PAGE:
January's a great month for local coffee geeks, bringing us an upcoming trio of events featuring Hanna Neuschwander, author of Left Coast Roast: A Guide to the Best Coffee and Roasters from San Francisco to Seattle. As the title suggests, the book is kind of a coffee guidebook, profiling 55 companies in Washington, Oregon, and Northern California. It also delves into basics like coffee lingo, brewing techniques, varieties, and more. If you're a coffee obsessive or just want to be, these events cover everything from the ethics of coffee bean farming to how to make the best cuppa at home.
Bay Area Coffee Pro Book Club Discusses Left Coast Roast
When: Sunday, Jan. 20, 2 p.m.
Cost: Free, though you should be classy and at least buy a drink
The rundown: The reading group dedicated to literary works around the subject of coffee (don't you just love the Bay Area?) is gathering together to discuss Left Coast Roast. Newbies, don't worry -- though the name suggests it's a private guild for pros, the book club is actually open to all coffee enthusiasts, although we've heard the discussion can get pretty technical. If you have questions or strong feelings about the book, this gang should be able to help you resolve them.
Coffee and Sustainability Panel Discussion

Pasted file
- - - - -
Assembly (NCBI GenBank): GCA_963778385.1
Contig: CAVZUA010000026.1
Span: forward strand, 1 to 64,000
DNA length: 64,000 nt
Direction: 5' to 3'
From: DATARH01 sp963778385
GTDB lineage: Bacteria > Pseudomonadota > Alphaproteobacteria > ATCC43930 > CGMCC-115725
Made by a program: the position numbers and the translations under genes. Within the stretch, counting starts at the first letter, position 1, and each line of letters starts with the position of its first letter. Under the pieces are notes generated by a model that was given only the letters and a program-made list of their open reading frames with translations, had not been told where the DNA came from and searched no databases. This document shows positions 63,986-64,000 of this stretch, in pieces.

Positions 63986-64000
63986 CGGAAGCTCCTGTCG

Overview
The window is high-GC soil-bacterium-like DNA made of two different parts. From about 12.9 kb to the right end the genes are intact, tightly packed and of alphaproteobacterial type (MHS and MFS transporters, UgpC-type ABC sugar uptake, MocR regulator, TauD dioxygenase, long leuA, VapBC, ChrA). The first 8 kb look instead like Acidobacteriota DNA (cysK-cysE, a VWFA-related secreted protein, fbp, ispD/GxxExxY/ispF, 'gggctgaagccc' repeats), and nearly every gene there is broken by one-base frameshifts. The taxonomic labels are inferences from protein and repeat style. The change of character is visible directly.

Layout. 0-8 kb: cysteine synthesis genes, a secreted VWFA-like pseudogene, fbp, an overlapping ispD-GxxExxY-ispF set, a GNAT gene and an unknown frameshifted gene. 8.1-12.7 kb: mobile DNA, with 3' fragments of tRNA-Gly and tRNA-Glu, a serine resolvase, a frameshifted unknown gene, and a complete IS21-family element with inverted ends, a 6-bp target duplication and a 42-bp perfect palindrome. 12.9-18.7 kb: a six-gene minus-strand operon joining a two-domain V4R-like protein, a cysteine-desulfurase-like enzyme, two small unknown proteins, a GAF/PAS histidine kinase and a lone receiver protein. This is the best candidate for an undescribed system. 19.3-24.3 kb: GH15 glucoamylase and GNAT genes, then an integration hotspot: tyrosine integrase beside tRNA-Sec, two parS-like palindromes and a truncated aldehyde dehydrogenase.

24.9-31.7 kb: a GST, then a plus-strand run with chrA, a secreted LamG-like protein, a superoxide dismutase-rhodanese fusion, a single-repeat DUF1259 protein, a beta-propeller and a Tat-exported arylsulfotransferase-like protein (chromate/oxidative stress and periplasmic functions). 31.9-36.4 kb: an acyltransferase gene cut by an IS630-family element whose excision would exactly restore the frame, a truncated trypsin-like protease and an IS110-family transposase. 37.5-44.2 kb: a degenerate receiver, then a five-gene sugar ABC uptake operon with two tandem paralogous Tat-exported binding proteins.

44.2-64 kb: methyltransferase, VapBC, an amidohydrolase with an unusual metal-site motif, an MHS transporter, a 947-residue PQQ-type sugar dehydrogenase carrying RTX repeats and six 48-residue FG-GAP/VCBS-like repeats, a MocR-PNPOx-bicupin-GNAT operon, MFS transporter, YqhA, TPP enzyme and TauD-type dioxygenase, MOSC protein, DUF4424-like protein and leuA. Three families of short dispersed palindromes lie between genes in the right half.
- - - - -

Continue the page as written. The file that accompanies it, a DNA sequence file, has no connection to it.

When: Monday, Jan. 21, 6 p.m.
Where: Port Commission Hearing Room, Ferry Building
Cost: $5 suggested donation; RSVP on the CUESA website.
The rundown: CUESA is putting on this panel of local coffee luminaries hosted by Neuschwander. "When I was writing Left Coast Roast, the issue of sustainability was the thorniest, and therefore led to some of the most interesting conversations I had with coffee roasters," Neuschwander explains on her blog. Panelists include Blue Bottle Quality Control Manager Stephen Vick, Colby Barr of Verve Coffee Roasters, and Santa Clara University professor and environmental scientist Chris Bacon, co-author of Confronting the Coffee Crisis. Expect a lively discussion about the ethics behind your morning brew, coffee's environmental footprint, farming and sustainability, fair prices for beans, and more.
Coffee At Home
When: Tuesday, Jan. 22, 7 p.m.
Where: 18 Reasons
Cost: $25 ($35 for nonmembers)
The rundown: Now that you feel comfortable with finding the best beans, learn how to properly prepare them at home in this intro class led by Neuschwander. Topics covered will include an overview of slow coffee approaches like pour over, French press, and Aeropress -- including which equipment is worth an investment and which is more of a "nice to have" -- along with discussion about the nuances of coffee flavors and how to develop a more discerning palate. Also, Neuschwander promises to teach you how to roast your own coffee at home, which sounds like a rad skill to have up your sleeve whether you plan to utilize it or not.